I can’t tell you how many superhero movies I’ve seen in the last several years. Hollywood delights in recreating our childhood favorites on the big screen over and over. It seems they are on to something too, given that the Marvel franchise movies earned over 21 billion dollars since 2012.*
As children, we grew up hearing stories of superheroes- stories that we now remember as adults. The film industry is banking that people will spend money to see their favorite characters from their childhood come to life again and again-and they are right, because people remember how a story made them feel.
I myself remember watching Superman with my dad when it was a TV series. I even remember the color of the chair we used to sit in together, and the design on the bowl we used for popcorn. Nowadays I’m one of the first people in line with my kids each time one of these superhero remakes is released because I want to give them that same childhood experience.
So what does this have to do with sales?
If you go to a potential client’s home to talk to them about insurance, you will sell more policies if you use storytelling as a sales technique.
A well-crafted sales story won’t just convince your client(s) to buy, it will create a feeling of trust, and build a long-term sales relationship that will lead to more referrals, more repeat business, and of course, more sales. Research shows that the brain is wired to remember stories over statistics.
In order to create your own sales story, here are 3 components of an effective storytelling strategy.
1.) It’s personal
The best stories come from experience. Think about it. If you tell a friend you heard something from your cousin’s-daughter-in-law’s-sister, it doesn’t quite have the same effect as telling them what YOU learned from a similar experience, does it? When you make a story personal, you give your audience a sense of credibility.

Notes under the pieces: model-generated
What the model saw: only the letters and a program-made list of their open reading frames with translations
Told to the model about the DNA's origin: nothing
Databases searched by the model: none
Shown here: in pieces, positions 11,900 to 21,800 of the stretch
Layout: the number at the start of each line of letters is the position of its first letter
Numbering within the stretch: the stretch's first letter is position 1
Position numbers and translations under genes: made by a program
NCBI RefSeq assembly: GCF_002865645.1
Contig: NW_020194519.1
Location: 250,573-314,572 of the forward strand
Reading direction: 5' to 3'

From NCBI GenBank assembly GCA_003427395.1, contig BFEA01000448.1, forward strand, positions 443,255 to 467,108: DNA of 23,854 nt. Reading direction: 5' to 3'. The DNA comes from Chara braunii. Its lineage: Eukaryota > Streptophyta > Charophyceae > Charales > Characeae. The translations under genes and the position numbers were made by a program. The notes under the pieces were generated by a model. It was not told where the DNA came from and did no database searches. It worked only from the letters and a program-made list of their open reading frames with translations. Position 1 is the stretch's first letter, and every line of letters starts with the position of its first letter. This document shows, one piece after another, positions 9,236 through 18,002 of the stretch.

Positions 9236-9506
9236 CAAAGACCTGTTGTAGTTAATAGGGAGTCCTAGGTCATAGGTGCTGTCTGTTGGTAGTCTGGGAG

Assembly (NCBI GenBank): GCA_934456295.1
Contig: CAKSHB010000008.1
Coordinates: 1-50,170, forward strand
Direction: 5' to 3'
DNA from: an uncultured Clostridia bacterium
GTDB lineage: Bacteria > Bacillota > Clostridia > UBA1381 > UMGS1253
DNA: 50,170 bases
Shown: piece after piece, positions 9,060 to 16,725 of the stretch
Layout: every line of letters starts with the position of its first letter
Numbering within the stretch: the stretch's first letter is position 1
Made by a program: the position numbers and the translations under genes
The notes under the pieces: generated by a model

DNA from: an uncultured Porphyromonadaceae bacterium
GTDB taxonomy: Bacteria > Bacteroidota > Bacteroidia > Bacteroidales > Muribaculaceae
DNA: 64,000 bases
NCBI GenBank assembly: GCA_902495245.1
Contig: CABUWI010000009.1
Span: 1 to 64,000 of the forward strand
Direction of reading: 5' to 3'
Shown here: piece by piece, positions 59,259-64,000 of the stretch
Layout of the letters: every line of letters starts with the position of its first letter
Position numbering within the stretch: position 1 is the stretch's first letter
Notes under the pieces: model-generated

2.) It’s relevant
There are two types of stories you should use in sales, and one is your icebreaker. When you first meet with a client, you can immediately make him or her feel more comfortable by telling them a short, (emphasis on short), preferably humorous story about yourself to put your client at ease and set the tone for your conversation.
The second story you should tell requires more thought. This story should tie into your product, setting the foundation for why your client needs to know about it, and how it can benefit him or her. This story should include your own experience in either having or selling the product in question.
3.) It’s Interesting
The best public speakers have a way of making the audience laugh or cry, or both-while still inspiring them to a call-to-action. Likewise, if your selling story pulls on the clients heartstrings it will be more effective. Remember though, your client might have a busy schedule, so make sure you keep time constraints in mind with your story’s length.
When you follow the steps above, and make sure you share a personal experience, you are much more likely to engage your clients, and be remembered by your clients. Storytelling is one of the most effective but underutilized sales techniques.
“Tell me a fact and I’ll learn. Tell me a truth and I’ll believe.
But tell me a story, and it will live in my heart forever.”
Native American proverb